Teachers who tell their pupils that white privilege is a fact are breaking the law, the women and equalities minister has said.
Kemi Badenoch told the Commons there was a "dangerous trend" in race relations that should not be taught in schools.
She said: "It is the promotion of critical race theory – an ideology that sees my blackness as victimhood and their whiteness as oppression. I want to be absolutely clear – this Government stands unequivocally against critical race theory."
Ms Badenoch was speaking in response to the Labour MP Dawn Butler, who said history needs to be "decolonised".
Calls to decolonise the curriculum have been gaining pace at universities, where students have urged professors to examine whether courses are too dominated by white male European points of view. They have also been growing in schools, where many teachers are keen for pupils to learn the history of colonialism and the slave trade from a less Eurocentric perspective.
But Ms Badenock said the curriculum did not need decolonising for "the simple reason that it is not colonised", adding: "We should not apologise for the fact that British children primarily study the history of these islands.
"And it goes without saying that the recent fad to decolonise maths, decolonise engineering, decolonise the sciences that we've seen across our universities, to make race the defining principle of what is studied, is not just misguided but actively opposed to the fundamental purpose of education."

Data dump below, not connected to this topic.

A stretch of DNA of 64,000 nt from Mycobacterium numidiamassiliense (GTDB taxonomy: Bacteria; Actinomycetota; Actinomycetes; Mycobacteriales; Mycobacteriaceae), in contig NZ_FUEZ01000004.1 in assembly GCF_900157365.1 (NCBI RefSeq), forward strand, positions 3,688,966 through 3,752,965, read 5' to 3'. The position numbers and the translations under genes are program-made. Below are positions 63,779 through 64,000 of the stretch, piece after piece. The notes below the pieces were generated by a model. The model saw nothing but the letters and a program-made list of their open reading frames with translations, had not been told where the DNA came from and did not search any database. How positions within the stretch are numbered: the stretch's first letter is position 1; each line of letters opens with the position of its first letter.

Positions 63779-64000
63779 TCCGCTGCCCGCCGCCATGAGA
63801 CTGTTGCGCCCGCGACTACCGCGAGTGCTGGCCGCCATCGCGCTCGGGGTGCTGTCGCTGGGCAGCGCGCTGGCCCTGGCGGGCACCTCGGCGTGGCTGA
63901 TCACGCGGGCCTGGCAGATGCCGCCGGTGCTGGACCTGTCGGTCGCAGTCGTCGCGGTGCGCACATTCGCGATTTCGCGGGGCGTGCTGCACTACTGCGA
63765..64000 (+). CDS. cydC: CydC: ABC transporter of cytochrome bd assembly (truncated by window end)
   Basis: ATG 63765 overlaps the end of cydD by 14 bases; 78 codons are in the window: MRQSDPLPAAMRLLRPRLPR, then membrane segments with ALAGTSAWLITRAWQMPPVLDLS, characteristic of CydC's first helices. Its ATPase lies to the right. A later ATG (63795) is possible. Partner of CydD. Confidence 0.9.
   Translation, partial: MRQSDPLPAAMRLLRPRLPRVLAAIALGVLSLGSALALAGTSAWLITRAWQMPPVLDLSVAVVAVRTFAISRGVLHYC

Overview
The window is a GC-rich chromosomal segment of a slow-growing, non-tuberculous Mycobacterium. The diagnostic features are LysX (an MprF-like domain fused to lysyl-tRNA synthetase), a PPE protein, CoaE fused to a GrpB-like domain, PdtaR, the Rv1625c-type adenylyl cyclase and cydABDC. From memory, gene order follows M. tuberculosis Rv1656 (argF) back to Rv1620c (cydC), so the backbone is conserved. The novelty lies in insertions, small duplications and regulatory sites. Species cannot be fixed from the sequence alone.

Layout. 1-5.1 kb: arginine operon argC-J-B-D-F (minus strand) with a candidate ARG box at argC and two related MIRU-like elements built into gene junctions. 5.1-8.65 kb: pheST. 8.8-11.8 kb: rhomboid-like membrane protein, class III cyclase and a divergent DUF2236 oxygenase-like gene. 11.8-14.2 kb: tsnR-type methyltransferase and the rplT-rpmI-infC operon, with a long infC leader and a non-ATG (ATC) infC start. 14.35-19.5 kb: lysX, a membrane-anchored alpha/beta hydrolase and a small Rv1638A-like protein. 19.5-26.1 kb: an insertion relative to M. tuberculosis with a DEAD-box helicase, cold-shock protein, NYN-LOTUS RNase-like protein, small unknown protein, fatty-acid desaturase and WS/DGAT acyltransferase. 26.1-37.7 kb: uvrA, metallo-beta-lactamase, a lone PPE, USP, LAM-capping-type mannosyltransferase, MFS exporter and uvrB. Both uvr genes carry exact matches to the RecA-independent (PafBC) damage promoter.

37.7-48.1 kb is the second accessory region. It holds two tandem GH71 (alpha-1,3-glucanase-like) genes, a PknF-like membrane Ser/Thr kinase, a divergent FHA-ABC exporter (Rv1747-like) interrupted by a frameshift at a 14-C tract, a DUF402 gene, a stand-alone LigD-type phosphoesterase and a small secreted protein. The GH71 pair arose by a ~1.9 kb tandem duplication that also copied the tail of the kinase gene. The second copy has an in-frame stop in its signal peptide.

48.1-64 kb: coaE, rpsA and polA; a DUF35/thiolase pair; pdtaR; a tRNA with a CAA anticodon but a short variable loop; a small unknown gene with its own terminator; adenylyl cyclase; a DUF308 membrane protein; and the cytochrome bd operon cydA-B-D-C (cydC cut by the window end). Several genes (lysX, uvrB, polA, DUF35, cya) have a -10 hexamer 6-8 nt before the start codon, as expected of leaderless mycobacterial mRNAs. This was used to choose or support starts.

She said pupils should not be learning about "white privilege and their inherited racial guilt", telling the Commons any school which teaches "these elements of political race theory as fact, or which promotes partisan political views such as defunding the police without offering a balanced treatment of opposing views, is breaking the law".
Last week, MPs were told that white working class boys will continue to be left behind because notions of "toxic masculinity" and "white privilege" suggest they are the problem. Professor Matthew Goodwin told a select committee the national conversation had become "preoccupied" with issues around gender, race and ethnicity and focused around "historic grievances".
In the USA, Donald Trump has directed the Office of Management and Budget to crack down on federal agencies' anti-racism training sessions, calling them "divisive, anti-American propaganda".
The OMB director, Russell Vought, directed executive branch agencies to identify spending related to any training on "critical race theory", "white privilege" or any other material that teaches or suggests that the United States or any race or ethnicity is "inherently racist or evil".